When Immersed, Failing is Harder Than You’d Think

The server jotted it down his order, nodded her head and went back to the kitchen. No follow up questions, no odd looks.

My cousin, now three weeks into his visit to Costa Rica had just ordered a hamburger, no tomato, no ketchup, with cheese, lettuce and onion – in Spanish.

I was excited. Three weeks earlier, that order would have been a disaster, however now that his Spanish had picked up and he nailed the order.

In early April, he had contacted me about coming down for a few weeks this summer to help me with my business and immerse himself in the culture. He was going to graduate high school and wanted to do an extended stay, as in his previous visits he had been on vacation or participating in an exchange program.

I said sure, knowing we’d be in for some fun.

My cousin, you see, has the perfect personality for cultural immersion. He knows no shame and will throw himself into any situation, whether or not he has the vocabulary. He might embarrass himself, but he learns a lot from the experiences and will tell you all about them.

Young traveler with drink and chips
No fear of foods

For this particular trip, he decided to journal every day about his experience and shared it with friends and family to follow. It was excellent insight to how someone would react to being in a new culture and a great way for me to see just how immersed/uncomfortable I could actually make him.

Knowing his personality, I had no trouble abandoning him when he needed me most.

There was the day I waited in line with him at the bank to exchange money, only to promptly duck out when his turn came. He played it cool afterward, though his journal described nervousness and exhilaration that by just saying “dollars, colones” and putting the cash down on the counter was enough for the teller to understand him.

There was also the day we had a volunteer in town who was looking for a place to eat lunch.  Without hesitation, I sent him on this solo mission with her to a local restaurant a few blocks down the street.

He said everything went fine, but his journal depicted the major breakthrough being when, at a total loss for words, he asked for the “menu” using the English word, only to find out that they use the same word in Spanish.

You might look at these as small accomplishments, but this reminded me so much of what I went through during my first extended cultural immersion experience. A string of many nervous moments where dumb luck bailed me out.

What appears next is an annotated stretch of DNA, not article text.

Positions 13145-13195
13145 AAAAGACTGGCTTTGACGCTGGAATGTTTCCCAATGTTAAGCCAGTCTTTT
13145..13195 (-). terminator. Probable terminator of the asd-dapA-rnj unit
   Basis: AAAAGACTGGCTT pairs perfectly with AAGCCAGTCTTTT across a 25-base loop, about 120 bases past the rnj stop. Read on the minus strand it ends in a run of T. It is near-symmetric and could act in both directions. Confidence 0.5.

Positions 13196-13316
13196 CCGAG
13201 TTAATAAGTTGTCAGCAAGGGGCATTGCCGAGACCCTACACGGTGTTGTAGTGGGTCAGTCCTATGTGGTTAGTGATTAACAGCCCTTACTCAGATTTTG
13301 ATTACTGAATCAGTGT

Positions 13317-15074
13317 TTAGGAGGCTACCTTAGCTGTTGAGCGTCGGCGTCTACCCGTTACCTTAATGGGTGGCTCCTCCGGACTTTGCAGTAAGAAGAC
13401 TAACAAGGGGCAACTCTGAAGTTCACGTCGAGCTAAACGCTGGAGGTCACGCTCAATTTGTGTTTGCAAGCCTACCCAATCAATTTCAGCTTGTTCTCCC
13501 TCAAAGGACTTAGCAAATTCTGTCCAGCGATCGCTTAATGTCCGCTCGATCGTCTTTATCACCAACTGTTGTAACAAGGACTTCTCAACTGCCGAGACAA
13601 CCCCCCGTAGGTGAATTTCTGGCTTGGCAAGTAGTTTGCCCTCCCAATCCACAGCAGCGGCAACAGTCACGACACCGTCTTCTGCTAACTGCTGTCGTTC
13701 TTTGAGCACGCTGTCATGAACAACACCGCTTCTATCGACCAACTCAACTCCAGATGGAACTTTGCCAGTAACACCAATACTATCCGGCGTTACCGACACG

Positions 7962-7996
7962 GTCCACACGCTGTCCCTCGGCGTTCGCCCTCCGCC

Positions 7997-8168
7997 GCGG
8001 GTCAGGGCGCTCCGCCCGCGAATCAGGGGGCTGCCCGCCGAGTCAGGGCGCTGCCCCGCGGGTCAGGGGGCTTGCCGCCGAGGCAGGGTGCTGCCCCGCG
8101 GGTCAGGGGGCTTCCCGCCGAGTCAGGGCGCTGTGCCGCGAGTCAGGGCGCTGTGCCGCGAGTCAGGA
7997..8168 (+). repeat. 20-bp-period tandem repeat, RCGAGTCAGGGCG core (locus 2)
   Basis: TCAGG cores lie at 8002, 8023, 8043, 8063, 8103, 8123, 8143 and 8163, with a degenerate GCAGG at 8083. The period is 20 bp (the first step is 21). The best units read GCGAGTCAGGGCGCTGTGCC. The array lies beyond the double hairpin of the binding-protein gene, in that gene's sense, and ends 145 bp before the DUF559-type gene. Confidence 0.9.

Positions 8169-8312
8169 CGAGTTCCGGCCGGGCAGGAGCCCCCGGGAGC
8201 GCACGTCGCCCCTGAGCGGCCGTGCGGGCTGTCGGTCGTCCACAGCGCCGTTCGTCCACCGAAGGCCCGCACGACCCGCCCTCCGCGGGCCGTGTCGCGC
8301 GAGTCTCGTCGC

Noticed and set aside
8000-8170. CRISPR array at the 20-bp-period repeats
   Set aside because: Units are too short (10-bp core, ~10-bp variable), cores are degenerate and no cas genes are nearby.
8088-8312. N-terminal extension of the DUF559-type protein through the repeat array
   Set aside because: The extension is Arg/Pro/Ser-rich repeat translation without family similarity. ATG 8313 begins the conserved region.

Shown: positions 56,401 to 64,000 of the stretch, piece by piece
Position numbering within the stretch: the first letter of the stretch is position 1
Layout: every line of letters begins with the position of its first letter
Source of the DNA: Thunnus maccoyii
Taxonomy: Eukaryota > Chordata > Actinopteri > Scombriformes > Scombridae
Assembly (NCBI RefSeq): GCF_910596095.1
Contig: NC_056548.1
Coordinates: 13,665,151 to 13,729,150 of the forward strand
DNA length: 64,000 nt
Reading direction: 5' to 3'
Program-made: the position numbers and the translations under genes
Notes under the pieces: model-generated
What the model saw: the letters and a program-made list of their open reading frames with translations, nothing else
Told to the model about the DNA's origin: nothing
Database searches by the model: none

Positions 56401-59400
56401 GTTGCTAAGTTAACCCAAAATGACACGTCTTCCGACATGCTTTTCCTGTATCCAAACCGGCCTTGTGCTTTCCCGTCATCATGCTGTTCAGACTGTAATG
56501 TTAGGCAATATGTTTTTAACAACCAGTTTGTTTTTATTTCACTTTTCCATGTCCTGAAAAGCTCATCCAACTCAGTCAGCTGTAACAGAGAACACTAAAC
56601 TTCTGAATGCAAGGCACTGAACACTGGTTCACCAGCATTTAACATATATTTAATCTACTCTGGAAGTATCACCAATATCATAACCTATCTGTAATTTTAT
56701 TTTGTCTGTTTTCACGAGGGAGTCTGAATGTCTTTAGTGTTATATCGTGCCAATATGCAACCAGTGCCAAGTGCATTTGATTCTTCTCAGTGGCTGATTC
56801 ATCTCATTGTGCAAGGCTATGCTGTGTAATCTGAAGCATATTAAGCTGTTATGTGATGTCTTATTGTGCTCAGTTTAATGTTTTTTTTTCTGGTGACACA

My Costa Rican friends told me that to avoid having to rely on sheer luck, it would be best to find a Costa Rican girlfriend. I used that strategy, and it was no accident that I ended up staying in Costa Rica because of it.

So I’d be lying if I said my wife and I didn’t have someone lined up for him. Our family friend has a daughter his age wanting to learn English, and knowing my cousin wants to improve his Spanish, we couldn’t let this opportunity pass.

I previously said my cousin has no fear of anything, but it turns out his kryptonite is putting him in a room with a beautiful girl who doesn’t speak English.

I have to say this silent version of my cousin was something I’d rarely seen. He would always find a way to fill silence, but he was at a loss for words with this girl. As much as I wanted to help him, I knew that I would only impede and take away from their opportunity to practice speaking with each other.

After they went out the first time, I didn’t even have to wait for the journal entry. He was like a balloon about to burst with all the things he wanted to share. What words he learned, what words he taught, where they went and even the bracelet and cologne she gave to him.

Culturally, the gift caught him off guard, but he saved face by paying for dinner. A week later she invited him over for lunch, and he made it a point to bring her flowers.

My cousin has now returned to the United States, and as much as he missed his friends and family, I’m sure he wouldn’t have minded staying another month if he could.

I don’t doubt he will be back, and he might come back so much that he’ll get so sick of leaving and find a way to stay. Whether he’s back for the language, culture, families, or even the girls, it will only add to his experience.

Next time, I’ll teach him how to order a double cheeseburger, or maybe a well-done steak. The possibilities are endless.

boy with angel wings
No fear to spread his wings

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